It has been a terrible week. The kind that made every muscle in my neck hurt, made getting out of bed difficult. There were fleece pajamas and warmth there, but outside that, a sea of chaos.
Let's not get into the details of these days, and instead fast forward to the good parts. Picking Nate up early, surprising him with milkshakes. Taking him to his school open house. Sitting in the bleachers listening to the band play "The Star Spangled Banner," their first time ever. We walked classroom to classroom, seeing the foam core science projects, tasting chocolate rolls made by the Spanish teacher, building marshmallow and toothpick sculptures.
In the library I feel most at home, any library. I walked past the magazines, the rows of books, drawn to the colorful tubs of Duplo blocks. Each plastic piece had a word on it, and the tub marked with its part of speech. Delight. So I sat down and started making sentences.
It felt good to pull the words apart and to reorder them in such a basic way. Words with no expectations. So I probably looked like a crazy person sitting in a tiny chair while the kids came and sat and left.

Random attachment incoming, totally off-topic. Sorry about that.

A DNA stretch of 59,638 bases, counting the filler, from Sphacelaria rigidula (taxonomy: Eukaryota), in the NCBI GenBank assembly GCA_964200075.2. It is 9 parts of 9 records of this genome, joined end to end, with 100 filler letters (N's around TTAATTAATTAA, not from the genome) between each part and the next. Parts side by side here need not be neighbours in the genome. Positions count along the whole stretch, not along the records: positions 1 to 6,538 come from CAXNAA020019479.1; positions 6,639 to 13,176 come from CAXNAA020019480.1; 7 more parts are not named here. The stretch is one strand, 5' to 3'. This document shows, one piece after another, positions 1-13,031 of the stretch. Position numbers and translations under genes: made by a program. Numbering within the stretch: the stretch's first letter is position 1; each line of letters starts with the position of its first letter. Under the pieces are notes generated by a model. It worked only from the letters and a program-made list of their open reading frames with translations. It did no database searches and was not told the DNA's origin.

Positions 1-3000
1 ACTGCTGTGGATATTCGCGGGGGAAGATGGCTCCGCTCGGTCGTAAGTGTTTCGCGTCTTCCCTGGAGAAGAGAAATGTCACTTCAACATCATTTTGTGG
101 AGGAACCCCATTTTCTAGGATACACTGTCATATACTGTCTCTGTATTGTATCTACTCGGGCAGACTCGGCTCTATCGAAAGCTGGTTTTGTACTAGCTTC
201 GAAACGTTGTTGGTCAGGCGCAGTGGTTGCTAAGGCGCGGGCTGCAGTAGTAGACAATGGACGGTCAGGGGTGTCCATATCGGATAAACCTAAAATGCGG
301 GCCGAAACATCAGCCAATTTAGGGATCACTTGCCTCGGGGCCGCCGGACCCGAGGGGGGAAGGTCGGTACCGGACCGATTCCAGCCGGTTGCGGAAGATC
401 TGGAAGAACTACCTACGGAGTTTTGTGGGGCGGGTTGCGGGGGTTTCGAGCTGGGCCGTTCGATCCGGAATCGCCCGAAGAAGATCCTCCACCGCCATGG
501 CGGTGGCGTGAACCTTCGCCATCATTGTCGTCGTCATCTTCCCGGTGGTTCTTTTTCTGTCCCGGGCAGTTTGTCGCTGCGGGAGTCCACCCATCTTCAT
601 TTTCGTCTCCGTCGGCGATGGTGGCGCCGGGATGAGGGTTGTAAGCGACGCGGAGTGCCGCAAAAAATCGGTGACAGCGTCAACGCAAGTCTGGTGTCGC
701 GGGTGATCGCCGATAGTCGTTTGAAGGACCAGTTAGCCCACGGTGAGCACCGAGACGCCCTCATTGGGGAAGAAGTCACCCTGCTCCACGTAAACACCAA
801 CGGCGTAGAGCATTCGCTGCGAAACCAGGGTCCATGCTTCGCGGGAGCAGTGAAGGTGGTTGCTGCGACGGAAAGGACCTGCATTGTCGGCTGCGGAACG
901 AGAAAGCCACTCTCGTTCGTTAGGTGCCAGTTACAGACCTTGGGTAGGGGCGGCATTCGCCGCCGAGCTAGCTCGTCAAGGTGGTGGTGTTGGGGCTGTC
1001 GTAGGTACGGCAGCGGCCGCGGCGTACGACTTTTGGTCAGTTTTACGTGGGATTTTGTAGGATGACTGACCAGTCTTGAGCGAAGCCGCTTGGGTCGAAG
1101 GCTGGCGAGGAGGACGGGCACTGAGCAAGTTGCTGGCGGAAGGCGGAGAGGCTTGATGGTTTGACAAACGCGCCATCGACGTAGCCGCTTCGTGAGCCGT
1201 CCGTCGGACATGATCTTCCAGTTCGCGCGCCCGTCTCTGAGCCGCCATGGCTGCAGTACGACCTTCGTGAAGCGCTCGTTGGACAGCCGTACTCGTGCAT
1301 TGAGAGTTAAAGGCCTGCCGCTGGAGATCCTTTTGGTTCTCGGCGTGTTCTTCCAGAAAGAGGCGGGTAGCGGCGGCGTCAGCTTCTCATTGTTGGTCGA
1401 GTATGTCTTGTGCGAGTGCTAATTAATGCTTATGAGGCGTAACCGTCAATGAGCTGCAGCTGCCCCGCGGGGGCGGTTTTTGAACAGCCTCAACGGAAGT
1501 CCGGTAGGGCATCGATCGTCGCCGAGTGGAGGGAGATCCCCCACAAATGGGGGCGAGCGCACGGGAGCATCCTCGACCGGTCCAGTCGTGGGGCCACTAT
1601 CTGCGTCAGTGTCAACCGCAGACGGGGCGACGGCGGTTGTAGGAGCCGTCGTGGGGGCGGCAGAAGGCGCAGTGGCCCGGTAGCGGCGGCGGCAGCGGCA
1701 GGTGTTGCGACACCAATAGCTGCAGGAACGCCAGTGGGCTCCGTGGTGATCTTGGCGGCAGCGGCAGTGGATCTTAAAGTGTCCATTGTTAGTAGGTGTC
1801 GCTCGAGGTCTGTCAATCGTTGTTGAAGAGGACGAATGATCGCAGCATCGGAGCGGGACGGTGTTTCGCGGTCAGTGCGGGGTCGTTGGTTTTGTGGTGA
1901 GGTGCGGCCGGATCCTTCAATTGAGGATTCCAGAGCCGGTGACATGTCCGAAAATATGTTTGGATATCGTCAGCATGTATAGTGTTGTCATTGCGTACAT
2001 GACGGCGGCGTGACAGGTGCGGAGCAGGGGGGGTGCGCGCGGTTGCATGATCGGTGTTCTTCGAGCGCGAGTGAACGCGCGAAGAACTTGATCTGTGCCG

"It's a haiku," said a fellow parent who stood behind me. I started counting syllables in my head, an instinct to know the rules and to make the corrections. Correct, correct, correct. But instead I kept quiet and kept sorting through the bins.
Some words were added, like "bent," and "fragile." I stared at the blocks, thought about it, and tossed them back. They were part of my story but not the finished product.
You can always reorder your Legos.